My worldview was leading me astray.  It was causing me to be a person I desparately didn’t want to be.  Somehow it was all backwards.  The Apostle Paul writes in “Rom 7:15  “I do not understand what I do. For what I want to do I do not do, but what I hate I do.”

I realized that the worldview that I had embraced, that I thought was serving me, was actually waging war against my soul.  It became clear to me that seeking to serve my own needs left all my needs unmet.  Placing myself as the center of the universe led to me being on the outside looking in.

It was that day that I put the ways of childhood behind me, I became a man. I was about to begin a brand new life of adulthood.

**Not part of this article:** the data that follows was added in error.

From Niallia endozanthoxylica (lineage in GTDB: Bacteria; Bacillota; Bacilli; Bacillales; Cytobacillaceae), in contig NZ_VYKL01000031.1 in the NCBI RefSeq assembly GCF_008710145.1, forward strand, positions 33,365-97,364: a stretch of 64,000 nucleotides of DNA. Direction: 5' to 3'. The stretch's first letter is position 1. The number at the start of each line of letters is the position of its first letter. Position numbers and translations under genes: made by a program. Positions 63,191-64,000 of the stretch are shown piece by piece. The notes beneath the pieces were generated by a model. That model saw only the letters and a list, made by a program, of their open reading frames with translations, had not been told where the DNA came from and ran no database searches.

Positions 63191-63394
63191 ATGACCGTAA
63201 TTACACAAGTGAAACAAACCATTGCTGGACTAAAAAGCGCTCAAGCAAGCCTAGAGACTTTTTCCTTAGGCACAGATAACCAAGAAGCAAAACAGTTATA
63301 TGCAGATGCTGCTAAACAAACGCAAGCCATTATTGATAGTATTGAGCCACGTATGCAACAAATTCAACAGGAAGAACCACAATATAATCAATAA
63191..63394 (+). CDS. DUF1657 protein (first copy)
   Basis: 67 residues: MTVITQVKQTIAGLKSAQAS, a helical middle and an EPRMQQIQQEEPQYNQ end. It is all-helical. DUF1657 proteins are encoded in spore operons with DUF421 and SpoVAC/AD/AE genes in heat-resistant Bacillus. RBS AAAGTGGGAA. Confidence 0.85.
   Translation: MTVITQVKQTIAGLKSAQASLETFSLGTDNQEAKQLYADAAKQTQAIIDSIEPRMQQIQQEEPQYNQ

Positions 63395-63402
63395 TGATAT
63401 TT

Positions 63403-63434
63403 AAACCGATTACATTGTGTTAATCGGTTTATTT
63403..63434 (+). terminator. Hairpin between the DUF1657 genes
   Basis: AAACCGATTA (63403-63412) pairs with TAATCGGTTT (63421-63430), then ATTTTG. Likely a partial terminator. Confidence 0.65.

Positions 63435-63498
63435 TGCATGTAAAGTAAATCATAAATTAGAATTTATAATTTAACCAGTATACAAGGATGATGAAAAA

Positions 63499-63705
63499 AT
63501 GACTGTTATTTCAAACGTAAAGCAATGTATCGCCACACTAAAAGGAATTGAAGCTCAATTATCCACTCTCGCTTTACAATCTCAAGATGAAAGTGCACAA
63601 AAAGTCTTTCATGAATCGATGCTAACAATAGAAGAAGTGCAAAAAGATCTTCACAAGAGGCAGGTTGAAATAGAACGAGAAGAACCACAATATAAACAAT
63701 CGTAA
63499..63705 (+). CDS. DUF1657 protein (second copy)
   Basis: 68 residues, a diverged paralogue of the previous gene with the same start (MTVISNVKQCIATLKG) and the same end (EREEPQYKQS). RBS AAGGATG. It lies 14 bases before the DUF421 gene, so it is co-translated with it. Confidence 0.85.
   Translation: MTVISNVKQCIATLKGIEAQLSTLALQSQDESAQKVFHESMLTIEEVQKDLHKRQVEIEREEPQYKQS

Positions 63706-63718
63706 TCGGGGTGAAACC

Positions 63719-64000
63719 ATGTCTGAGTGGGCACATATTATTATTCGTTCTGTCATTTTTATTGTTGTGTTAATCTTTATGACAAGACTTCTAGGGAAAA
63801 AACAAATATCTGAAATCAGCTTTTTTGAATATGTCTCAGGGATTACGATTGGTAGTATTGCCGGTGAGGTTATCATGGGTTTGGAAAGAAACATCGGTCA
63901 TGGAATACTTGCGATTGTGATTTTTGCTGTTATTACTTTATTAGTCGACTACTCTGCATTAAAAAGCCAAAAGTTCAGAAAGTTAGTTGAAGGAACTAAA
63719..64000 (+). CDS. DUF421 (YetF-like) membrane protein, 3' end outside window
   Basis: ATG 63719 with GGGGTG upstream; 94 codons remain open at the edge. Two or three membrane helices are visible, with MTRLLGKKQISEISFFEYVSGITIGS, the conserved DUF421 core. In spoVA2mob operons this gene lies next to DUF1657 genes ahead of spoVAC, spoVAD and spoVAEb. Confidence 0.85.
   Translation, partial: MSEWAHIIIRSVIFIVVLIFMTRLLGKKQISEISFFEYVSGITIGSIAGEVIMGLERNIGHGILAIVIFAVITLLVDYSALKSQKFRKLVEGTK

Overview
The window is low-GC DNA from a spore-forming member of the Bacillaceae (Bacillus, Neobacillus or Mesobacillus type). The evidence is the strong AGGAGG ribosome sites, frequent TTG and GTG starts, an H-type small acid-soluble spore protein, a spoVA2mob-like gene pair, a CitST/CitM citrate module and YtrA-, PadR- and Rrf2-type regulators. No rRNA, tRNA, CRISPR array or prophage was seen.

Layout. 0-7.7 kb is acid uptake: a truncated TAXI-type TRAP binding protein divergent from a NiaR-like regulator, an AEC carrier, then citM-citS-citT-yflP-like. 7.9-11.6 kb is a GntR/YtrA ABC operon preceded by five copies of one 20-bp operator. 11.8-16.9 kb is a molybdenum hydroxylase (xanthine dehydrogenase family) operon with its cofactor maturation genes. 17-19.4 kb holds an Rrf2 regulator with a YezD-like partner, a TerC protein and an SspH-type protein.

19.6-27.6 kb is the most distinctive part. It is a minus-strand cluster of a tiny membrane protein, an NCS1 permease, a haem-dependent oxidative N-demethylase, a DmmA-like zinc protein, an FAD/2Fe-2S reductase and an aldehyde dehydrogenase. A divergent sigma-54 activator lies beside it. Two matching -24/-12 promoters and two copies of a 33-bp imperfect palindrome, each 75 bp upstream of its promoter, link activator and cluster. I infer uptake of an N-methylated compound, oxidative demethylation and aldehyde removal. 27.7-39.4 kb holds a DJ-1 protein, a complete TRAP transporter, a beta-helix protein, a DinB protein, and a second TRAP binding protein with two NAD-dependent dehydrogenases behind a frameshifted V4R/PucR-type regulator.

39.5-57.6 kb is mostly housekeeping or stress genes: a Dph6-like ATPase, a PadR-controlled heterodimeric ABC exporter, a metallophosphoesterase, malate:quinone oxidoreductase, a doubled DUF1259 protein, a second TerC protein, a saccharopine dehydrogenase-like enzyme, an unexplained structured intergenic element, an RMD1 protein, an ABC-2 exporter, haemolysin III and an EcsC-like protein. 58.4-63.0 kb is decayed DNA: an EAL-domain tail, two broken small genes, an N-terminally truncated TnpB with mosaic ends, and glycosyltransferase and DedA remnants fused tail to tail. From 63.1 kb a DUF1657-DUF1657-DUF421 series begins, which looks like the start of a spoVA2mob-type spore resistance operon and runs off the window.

Because Jesus Christ took 100% responsibility for my sin, I was able to became 100% responsible for my life.  Not only my actions and bahavior, but also my thoughts and emotions.  No longer was I going to allow my circumstances to control my thoughts and keep me in emotional imaturity.  For the first time it wasn’t about self-preservation, pride or impressiveness.

I discovered a different set of principles to live by:

  • I must make no excuses for my actions, thoughts and sins.
  • I must embrace reality (truth) and live by it, rather than distorting it.
  • I must committ myself fully to people and responsibilities given to me.
  • I must forgive everyone who hurt me and expect nothing in return.
  • I must be transparent and humble. For when I am weak, I am strong.
  • I must be responsible for only what I can control, and patient with what I cannot control.
  • I must earn respect through putting others needs before my own.